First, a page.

“Each batter came with positive intent and looked to hit boundaries. I am very happy. It was a key partnership between you (Pant) and me.” - Roy. © BCCI

“Each batter came with positive intent and looked to hit boundaries. I am very happy. It was a key partnership between you (Pant) and me.” – Roy. © BCCI

Suryakumar Yadav felt that Mumbai Indians were at least 10-15 runs short of their predicted target after being 84 for no loss in the Power Play overs in their Indian Premier League game against Delhi Daredevils at the Wankhede Stadium on Saturday (April 14). He, however, felt that 194 for 7 was a defendable target.

Promoted to open the batting for the first time in his seven-season IPL career, Suryakumar made 53 off 32 balls, but once he, Evin Lewis and Ishan Kishan fell, Mumbai lost five wickets for 21 runs to squander momentum. Delhi’s chase was built around Jason Roy’s unbeaten 53-ball 91 and the partnerships of 50, 69 and an unbroken 60 he shared with Gautam Gambhir, Rishabh Pant and Shreyas Iyer. They won by seven wickets off the last ball of the match.

“We were 10-15 runs short but still 180-plus is a good score on any ground,” Suryakumar said. “It was defendable when we started. While fielding we wanted momentum and to take early wickets, but we could not get back. They batted really well and did not give us a chance in the first 10-12 overs.”

Suryakumar admitted it was “a little disappointing” to have lost all their three matches Mumbai have played so far, but he was confident of the team making a comeback. “We know it has been done in the past as well, a few games don’t take away anything. It’s a long tournament, we just need one game, then the momentum will be built from there.”

Roy, who made his franchise debut, was happy to have contributed to Delhi opening their account. “It’s great to be on the board. Obviously (we) started not so well. But now we have played three and won one. We did not start that well with the ball, but we brought it back extremely well, and then with the bat,” Roy told Pant in an interaction for IPLT20.com.  “Each batter came with positive intent and looked to hit boundaries. I am very happy. It was a key partnership between you (Pant) and me.”

Delhi’s positive intent came across when they promoted Pant to No.3 after Gambhir fell in the sixth over. It proved decisive as Pant hit six fours and two sixes in his 25-ball 47, which allowed Roy to be steady at his end. After Pant fell, Glenn Maxwell came and attacked in his six-ball knock before being brilliantly caught by Hardik Pandya at long-off. It fell upon Shreyas Iyer to support Roy to complete the job.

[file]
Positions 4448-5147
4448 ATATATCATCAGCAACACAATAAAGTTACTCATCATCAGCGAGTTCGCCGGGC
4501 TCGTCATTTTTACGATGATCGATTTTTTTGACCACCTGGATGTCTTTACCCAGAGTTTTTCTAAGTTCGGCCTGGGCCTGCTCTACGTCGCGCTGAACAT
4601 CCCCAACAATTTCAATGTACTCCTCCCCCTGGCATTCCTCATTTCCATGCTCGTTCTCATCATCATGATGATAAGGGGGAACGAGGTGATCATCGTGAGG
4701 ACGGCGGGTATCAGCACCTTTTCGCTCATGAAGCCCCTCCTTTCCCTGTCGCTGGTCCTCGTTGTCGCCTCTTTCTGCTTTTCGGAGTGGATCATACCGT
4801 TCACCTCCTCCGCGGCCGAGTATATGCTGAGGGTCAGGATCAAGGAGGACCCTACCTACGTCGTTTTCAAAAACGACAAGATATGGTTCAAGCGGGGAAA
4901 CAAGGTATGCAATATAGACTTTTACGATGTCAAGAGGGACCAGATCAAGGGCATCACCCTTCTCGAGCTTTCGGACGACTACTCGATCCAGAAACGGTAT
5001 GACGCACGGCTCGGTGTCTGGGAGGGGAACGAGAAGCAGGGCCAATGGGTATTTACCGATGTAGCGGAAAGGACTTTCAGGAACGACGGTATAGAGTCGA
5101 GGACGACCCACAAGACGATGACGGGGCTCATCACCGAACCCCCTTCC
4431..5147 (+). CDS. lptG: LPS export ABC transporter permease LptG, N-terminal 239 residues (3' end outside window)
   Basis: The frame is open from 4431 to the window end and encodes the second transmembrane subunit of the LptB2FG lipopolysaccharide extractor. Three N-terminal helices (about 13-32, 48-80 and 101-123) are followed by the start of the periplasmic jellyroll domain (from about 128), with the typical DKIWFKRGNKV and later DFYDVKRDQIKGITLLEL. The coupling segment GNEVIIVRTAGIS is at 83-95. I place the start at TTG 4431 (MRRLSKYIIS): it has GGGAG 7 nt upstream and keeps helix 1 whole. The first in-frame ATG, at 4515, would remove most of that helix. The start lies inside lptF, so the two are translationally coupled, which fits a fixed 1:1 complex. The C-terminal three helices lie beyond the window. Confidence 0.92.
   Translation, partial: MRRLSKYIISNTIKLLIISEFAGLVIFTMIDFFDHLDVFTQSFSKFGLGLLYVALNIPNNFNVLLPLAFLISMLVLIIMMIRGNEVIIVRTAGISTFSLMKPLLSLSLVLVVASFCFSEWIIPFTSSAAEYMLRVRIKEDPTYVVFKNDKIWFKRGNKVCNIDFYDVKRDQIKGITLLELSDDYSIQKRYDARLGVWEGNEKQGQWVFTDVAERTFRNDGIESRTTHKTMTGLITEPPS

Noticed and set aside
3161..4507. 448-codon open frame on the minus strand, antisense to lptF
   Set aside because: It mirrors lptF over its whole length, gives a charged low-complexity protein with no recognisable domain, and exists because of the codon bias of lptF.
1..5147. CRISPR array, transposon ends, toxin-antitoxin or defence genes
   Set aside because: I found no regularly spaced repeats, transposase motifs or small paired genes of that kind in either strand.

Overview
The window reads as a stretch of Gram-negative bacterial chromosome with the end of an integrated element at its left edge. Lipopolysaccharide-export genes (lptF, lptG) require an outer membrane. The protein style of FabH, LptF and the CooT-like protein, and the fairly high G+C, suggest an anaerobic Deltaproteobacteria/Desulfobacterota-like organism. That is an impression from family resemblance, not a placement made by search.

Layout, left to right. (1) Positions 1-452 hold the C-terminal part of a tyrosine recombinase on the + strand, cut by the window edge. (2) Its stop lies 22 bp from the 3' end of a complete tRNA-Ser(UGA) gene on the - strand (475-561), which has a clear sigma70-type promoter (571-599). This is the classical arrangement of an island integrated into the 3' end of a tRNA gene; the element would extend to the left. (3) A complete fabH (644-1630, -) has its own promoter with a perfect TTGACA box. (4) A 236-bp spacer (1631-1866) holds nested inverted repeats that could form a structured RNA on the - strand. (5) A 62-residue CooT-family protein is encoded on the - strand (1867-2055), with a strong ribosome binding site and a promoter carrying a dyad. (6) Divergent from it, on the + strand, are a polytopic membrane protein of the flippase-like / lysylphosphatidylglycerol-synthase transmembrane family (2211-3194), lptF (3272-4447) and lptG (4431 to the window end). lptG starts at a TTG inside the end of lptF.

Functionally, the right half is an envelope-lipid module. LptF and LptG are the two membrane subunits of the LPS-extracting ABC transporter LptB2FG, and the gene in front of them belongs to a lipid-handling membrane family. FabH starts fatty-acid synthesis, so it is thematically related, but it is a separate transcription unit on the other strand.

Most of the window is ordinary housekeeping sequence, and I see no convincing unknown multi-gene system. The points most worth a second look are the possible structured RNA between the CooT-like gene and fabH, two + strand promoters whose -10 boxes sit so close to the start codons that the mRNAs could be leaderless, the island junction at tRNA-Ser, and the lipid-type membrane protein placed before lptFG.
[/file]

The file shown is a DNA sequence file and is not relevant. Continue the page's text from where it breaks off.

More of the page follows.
Iyer, who remained unbeaten on 27 off 20 balls, said that the shuffle in the batting order did not affect him much. He stressed on the need to be prepared to be bat at any position that the team management wanted him to.

“As the situation demands, you have to be ready at any number you bat and all the players have to be on their toes,” Iyer said. “You have to get the best results at any position you are told to bat at. In some matches, the luck didn’t go our way but obviously all of us are hitting the ball really well.

“I used to be careless with my shots a few years. This year I have worked on that,” he added. “I figured that if I gave myself some time I could cover it up. I was sure that I would finish the game.”

Iyer, who termed the win against Mumbai “great”, said that they were expecting to chase “a score around 220”, but was happy with how the bowlers pulled things back.

The chase itself had its tense moments, especially at the death. With 16 needed off the last two overs, Bumrah bowled an exceptional penultimate over conceding only five. Iyer failed to score off the last two balls of the 19th over, but said that he and Roy were confident of scoring the necessary 11 runs in the final over.

Roy hit Mustafizur Rahman’s first two deliveries for a four and a six to tie the score, but then missed connecting the next three balls to reduce the equation to one needed off the last ball. He eventually got Delhi over the line, much to the relief of the dugout.

“I wasn’t forcing anything. As batsmen, we would like to finish it as soon. Jason had trouble picking it up earlier. We believed that we could even after taking it to the last over,” Iyer said. ”If it’s your day, you can totally smash every ball. Depends on player to player. I usually like to take some time and build my innings. We have some players who can just start heavy. We figured that one of the top four have to stick around and finish.”